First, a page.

Somehow I pulled myself together. The World's Best Husband® drove me to the train station. I soon met up with Hans and Johan B. We were expecting a few more people to show up, but when the train started pulling out of the station and they hadn't come, we began to wonder what had happened. When we arrived in Alingsås, however, the head count was correct. The others sat on another train car. 7 eager runners prepared to start running.

I can honestly say that the first part of the run was my favourite. We ran in -7 degrees, through frozen fields, on snowy roads, the rays of the sun hardly warming up our faces but turning the snow into glitter.

Our first pit stop came after about 11 km. I had some water and a dextrose tablet and admired the view by the lake.

Our next stop was Floda train station just after we had passed the 20 km mark. We had run in the forest, on paths that were not ploughed, and I for one was thankful to stop and eat something more substantial than dextrose. I ate a "runekaka" that I'd modified by adding chocolate chips and ginger cake spices. It tasted amazing!

At this point, not knowing if there was more forest running in the cards, I started thinking that I'd be content if I managed to run more than my old distance record, even by a half kilometre (my record being just over 30 km). Our group had split in two, one faster that ran ahead, and one slower, that took it easy and even walked a bit of the way. I was in the second one, with Niklas and Johan B. Johan O. ran back to get us, and soon we joined up with the others in Stenkullen. The group then split again and I ended up running with Mia, Hans and Steve.

I was told that there were some hills just before Jonsered, which was to be our next pit stop. My body had started feeling like it was falling apart. My Achilles tendon complained, my toes had gone numb, and - what was worse- the evil cramp on my left foot was back with a vengeance. I doubted I could make it to Jonsered, which at that point was still 5-6 km away. I managed to pull through it, thanks to Hans who told me many interesting stories about local history, among other things. Time (and distance) flies when you're in good company.

Just before we arrived at Jonsered, our group split up in three. Mia and Steve ran ahead, Hans and I in the middle and the rest somewhere behind us. Hans and I left the main road to take a shortcut and met up with the first group in Jonsered. We stopped and waited for the others. I quickly munched on some more runekaka and washed it down with some water. The temperature made it impossible to take a long break. That's when we lost the others.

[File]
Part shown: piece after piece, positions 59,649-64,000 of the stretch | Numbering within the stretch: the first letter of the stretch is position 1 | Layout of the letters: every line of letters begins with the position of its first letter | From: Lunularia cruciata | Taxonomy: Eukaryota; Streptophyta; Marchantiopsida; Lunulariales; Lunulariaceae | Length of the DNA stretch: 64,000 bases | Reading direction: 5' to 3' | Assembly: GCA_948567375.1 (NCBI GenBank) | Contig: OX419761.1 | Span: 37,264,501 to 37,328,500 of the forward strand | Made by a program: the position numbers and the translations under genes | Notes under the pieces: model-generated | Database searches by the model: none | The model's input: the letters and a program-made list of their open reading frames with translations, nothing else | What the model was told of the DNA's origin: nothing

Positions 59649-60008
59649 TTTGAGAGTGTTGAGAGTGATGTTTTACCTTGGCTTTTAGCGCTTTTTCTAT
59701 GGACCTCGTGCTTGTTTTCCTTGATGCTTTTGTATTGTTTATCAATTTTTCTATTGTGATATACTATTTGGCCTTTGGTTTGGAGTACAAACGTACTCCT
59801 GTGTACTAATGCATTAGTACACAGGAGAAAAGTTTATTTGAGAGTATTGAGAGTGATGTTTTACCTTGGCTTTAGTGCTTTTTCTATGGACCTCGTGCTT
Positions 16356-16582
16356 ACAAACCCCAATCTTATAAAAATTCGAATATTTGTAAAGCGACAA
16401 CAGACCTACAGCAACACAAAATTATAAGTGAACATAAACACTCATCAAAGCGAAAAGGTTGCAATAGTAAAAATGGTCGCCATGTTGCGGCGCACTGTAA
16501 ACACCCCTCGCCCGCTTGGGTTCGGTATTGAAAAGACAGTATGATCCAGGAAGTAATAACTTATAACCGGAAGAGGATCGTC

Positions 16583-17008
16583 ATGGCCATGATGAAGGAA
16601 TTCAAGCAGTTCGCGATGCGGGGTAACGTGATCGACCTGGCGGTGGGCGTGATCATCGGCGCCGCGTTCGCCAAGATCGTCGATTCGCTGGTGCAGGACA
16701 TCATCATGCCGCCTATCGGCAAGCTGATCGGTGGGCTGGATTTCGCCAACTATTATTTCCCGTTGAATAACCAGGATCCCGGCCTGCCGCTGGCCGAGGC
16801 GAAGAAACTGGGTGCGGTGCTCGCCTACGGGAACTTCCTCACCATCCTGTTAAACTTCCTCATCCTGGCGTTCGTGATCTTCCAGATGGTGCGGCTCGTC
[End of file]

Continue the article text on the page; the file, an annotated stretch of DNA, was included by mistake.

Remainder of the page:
We met Johan B. at Jonsered's train station. Unfortunately some health problems were forcing him to take the train home. He informed us that the others were now ahead of us. We scratched our heads and wondered how we'd missed them.

The going was now tough. The wind seemed to have picked up, the surroundings were not as beautiful any more the closer to the city we got, and we were tired. The only thing keeping me going was the promise of hot chocolate near Partille, some 38 kilometers into the run. And of course the thought of being so close to completing the marathon distance, and Mia egging me on.

Meeting this man was like meeting a guardian angel. I don't take such acts of kindness for granted. I mean, he didn't have to make both coffee and hot chocolate, buy some gingerbread biscuits and stand in the cold waiting to meet us. It was the best hot chocolate I'd ever drunk. Thank you Stefan.

It was tough to start running again after this pause. I was frozen to the bone and exhausted. The marathon benchmark came and I raised my arms in the air in celebration, but I didn't feel it. I was emotionally numb, just so completely knackered that I could only concentrate on what was left of the run. The people I ran with kept me grounded and focused on the task, and talking to them helped me enormously through the last few kilometres. Yet, I never seriously considered stopping to take the train home, until we entered the city.

Darkness had started falling and we'd been running for approximately 5 hours, not counting the breaks. Traffic, high buildings, noise, people, roadworks and a sense of disorientation all contributed to my getting fed up. I just wanted to go home. Physically I could have perhaps run further, though it wouldn't have been wise. Emotionally however I was ready for a warm bath.